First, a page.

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While investigating some heat treating issues at work I stumbled on this info. It might be useful to someone. I cut and paste, I know nothing more about it. It sounds like a Shep idea, except there is no used brake fluid in the formula!




Here is a "Practical Plater," solution to your dilemma. Many years ago, a customer approached with motorcycle exhaust parts that had a blue/irridescent color to them. All he wanted to know was how to get this off. Obviously, it was an oxide similar to the one you describe, and was caused by high temperatures on the pipe (without heat sinks or fins).

The cure was rather inelegant. We took some dilute Phosphoric Acid (I remember 10% by volume), and used reverse current gotten from a few flashlight batteries wired together. The part was made anodic and the cathode was a piece of Stainless wrapped in cotton which was saturated with the Phosphoric acid Solution.

In seconds, the blue color came off, and the blue bright color of the chrome was again in evidence.
 

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While investigating some heat treating issues at work I stumbled on this info. It might be useful to someone. I cut and paste, I know nothing more about it. It sounds like a Shep idea, except there is no used brake fluid in the formula!




Here is a "Practical Plater," solution to your dilemma. Many years ago, a customer approached with motorcycle exhaust parts that had a blue/irridescent color to them. All he wanted to know was how to get this off. Obviously, it was an oxide similar to the one you describe, and was caused by high temperatures on the pipe (without heat sinks or fins).

The cure was rather inelegant. We took some dilute Phosphoric Acid (I remember 10% by volume), and used reverse current gotten from a few flashlight batteries wired together. The part was made anodic and the cathode was a piece of Stainless wrapped in cotton which was saturated with the Phosphoric acid Solution.

In seconds, the blue color came off, and the blue bright color of the chrome was again in evidence.




Cool.Me likey
 

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Who would have thought? I keep the stuff around but my pipes aren't blue so I can't test it out.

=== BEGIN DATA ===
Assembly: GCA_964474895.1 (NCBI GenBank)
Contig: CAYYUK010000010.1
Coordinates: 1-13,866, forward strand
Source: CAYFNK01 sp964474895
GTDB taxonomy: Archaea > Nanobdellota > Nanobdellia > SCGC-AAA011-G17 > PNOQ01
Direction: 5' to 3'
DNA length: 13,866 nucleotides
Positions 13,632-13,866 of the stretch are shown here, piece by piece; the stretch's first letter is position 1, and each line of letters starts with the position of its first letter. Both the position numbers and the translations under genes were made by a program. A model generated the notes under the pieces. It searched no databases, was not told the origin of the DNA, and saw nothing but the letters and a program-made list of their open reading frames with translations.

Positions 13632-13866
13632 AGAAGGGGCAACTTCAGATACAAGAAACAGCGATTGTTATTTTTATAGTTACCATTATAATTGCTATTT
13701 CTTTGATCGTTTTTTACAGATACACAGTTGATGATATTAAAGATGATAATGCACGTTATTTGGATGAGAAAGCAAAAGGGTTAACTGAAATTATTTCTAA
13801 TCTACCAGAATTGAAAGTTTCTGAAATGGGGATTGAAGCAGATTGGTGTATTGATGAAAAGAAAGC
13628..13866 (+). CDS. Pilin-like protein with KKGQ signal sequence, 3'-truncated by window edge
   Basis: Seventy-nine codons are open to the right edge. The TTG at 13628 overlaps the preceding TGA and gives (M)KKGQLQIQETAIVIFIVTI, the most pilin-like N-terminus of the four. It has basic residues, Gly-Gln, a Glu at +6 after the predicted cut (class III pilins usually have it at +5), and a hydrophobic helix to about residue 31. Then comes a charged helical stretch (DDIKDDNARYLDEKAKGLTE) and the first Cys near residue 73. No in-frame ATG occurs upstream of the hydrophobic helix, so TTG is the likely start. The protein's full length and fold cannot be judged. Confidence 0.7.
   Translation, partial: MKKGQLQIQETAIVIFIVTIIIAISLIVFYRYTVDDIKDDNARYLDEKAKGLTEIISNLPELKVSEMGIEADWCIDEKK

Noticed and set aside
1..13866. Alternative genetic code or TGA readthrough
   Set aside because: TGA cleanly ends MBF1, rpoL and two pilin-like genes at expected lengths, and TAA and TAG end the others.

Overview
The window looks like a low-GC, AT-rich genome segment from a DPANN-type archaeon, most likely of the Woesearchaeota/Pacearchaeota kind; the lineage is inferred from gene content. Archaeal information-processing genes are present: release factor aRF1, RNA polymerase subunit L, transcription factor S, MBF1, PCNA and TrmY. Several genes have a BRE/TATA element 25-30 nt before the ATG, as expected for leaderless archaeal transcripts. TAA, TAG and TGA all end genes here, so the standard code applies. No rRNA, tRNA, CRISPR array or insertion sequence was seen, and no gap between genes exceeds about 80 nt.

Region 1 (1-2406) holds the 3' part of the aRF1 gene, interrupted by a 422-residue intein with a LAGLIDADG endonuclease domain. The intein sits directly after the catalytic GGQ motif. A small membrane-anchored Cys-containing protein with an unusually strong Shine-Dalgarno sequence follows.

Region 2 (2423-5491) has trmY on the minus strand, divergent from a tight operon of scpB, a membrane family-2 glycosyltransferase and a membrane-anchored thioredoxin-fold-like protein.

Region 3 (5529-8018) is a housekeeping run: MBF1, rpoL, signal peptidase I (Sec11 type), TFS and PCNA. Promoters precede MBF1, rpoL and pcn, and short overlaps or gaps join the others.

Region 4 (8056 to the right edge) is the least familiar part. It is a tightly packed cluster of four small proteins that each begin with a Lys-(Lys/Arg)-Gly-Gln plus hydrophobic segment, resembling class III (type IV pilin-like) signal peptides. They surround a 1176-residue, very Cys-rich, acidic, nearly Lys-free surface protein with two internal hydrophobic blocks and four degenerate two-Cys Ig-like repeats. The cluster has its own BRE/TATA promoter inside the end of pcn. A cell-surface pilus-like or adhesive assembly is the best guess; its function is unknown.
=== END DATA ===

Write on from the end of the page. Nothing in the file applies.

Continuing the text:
Out of all the acids I keep around I eventually use phosphoric when it comes to rust.



I've got some spot rusting on the frame and I plan to go over it with a paintbrush of diluted phosphoric, rinse it off after it's worked then rinse again with 91% isopropyl to nab the remaining water before I spot paint.



Let's see, in my arsenal of acids I've got:



Citric

Muriatic

Nitric

Sulfamic

Phosphoric
 

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Who would have thought? I keep the stuff around but my pipes aren't blue so I can't test it out.



Out of all the acids I keep around I eventually use phosphoric when it comes to rust.



I've got some spot rusting on the frame and I plan to go over it with a paintbrush of diluted phosphoric, rinse it off after it's worked then rinse again with 91% isopropyl to nab the remaining water before I spot paint.



Let's see, in my arsenal of acids I've got:



Citric

Muriatic

Nitric

Sulfamic

Phosphoric


No LSD???
 

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I am a little slow, tired I guess, no LSD, awww shooot.

The headers on my Beamer are very blue, going to try to cure that come winter.

Re-chrome maybe if the acid does not work, Marshall, you getting this.....??

These double wall pipes are good, even after 30 years of use.
 

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I am a little slow, tired I guess, no LSD, awww shooot.

The headers on my Beamer are very blue, going to try to cure that come winter.

Re-chrome maybe if the acid does not work, Marshall, you getting this.....??

These double wall pipes are good, even after 30 years of use.


I'm reading, and I've got the acid.
 
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